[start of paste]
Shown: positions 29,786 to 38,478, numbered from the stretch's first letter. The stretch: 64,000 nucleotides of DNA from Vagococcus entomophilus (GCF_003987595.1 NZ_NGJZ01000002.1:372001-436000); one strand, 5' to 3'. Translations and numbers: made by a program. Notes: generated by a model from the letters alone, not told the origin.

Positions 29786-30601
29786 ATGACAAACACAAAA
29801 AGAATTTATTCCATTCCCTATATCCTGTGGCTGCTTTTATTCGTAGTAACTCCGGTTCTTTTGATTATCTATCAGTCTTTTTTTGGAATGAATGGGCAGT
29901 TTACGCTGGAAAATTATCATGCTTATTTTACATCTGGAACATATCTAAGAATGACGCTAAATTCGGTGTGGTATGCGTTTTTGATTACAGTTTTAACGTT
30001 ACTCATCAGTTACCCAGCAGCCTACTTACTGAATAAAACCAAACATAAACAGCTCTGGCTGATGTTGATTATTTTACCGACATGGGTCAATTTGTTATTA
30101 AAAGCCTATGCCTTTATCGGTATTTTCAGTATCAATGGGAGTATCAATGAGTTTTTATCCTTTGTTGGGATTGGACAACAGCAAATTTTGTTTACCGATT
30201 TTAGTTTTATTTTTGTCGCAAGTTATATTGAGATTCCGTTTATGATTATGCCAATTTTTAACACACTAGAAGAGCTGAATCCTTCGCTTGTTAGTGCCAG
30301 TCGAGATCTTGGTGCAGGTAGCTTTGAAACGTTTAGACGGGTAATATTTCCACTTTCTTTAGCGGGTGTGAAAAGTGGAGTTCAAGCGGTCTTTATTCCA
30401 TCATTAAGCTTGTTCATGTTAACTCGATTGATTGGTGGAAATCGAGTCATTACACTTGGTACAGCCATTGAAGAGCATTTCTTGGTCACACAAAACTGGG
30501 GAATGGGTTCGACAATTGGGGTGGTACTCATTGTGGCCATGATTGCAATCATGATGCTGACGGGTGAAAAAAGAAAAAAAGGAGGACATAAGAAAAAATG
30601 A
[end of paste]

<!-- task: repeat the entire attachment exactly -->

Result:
Shown: positions 29,786 to 38,478, numbered from the stretch's first letter. The stretch: 64,000 nucleotides of DNA from Vagococcus entomophilus (GCF_003987595.1 NZ_NGJZ01000002.1:372001-436000); one strand, 5' to 3'. Translations and numbers: made by a program. Notes: generated by a model from the letters alone, not told the origin.

Positions 29786-30601
29786 ATGACAAACACAAAA
29801 AGAATTTATTCCATTCCCTATATCCTGTGGCTGCTTTTATTCGTAGTAACTCCGGTTCTTTTGATTATCTATCAGTCTTTTTTTGGAATGAATGGGCAGT
29901 TTACGCTGGAAAATTATCATGCTTATTTTACATCTGGAACATATCTAAGAATGACGCTAAATTCGGTGTGGTATGCGTTTTTGATTACAGTTTTAACGTT
30001 ACTCATCAGTTACCCAGCAGCCTACTTACTGAATAAAACCAAACATAAACAGCTCTGGCTGATGTTGATTATTTTACCGACATGGGTCAATTTGTTATTA
30101 AAAGCCTATGCCTTTATCGGTATTTTCAGTATCAATGGGAGTATCAATGAGTTTTTATCCTTTGTTGGGATTGGACAACAGCAAATTTTGTTTACCGATT
30201 TTAGTTTTATTTTTGTCGCAAGTTATATTGAGATTCCGTTTATGATTATGCCAATTTTTAACACACTAGAAGAGCTGAATCCTTCGCTTGTTAGTGCCAG
30301 TCGAGATCTTGGTGCAGGTAGCTTTGAAACGTTTAGACGGGTAATATTTCCACTTTCTTTAGCGGGTGTGAAAAGTGGAGTTCAAGCGGTCTTTATTCCA
30401 TCATTAAGCTTGTTCATGTTAACTCGATTGATTGGTGGAAATCGAGTCATTACACTTGGTACAGCCATTGAAGAGCATTTCTTGGTCACACAAAACTGGG
30501 GAATGGGTTCGACAATTGGGGTGGTACTCATTGTGGCCATGATTGCAATCATGATGCTGACGGGTGAAAAAAGAAAAAAAGGAGGACATAAGAAAAAATG
30601 A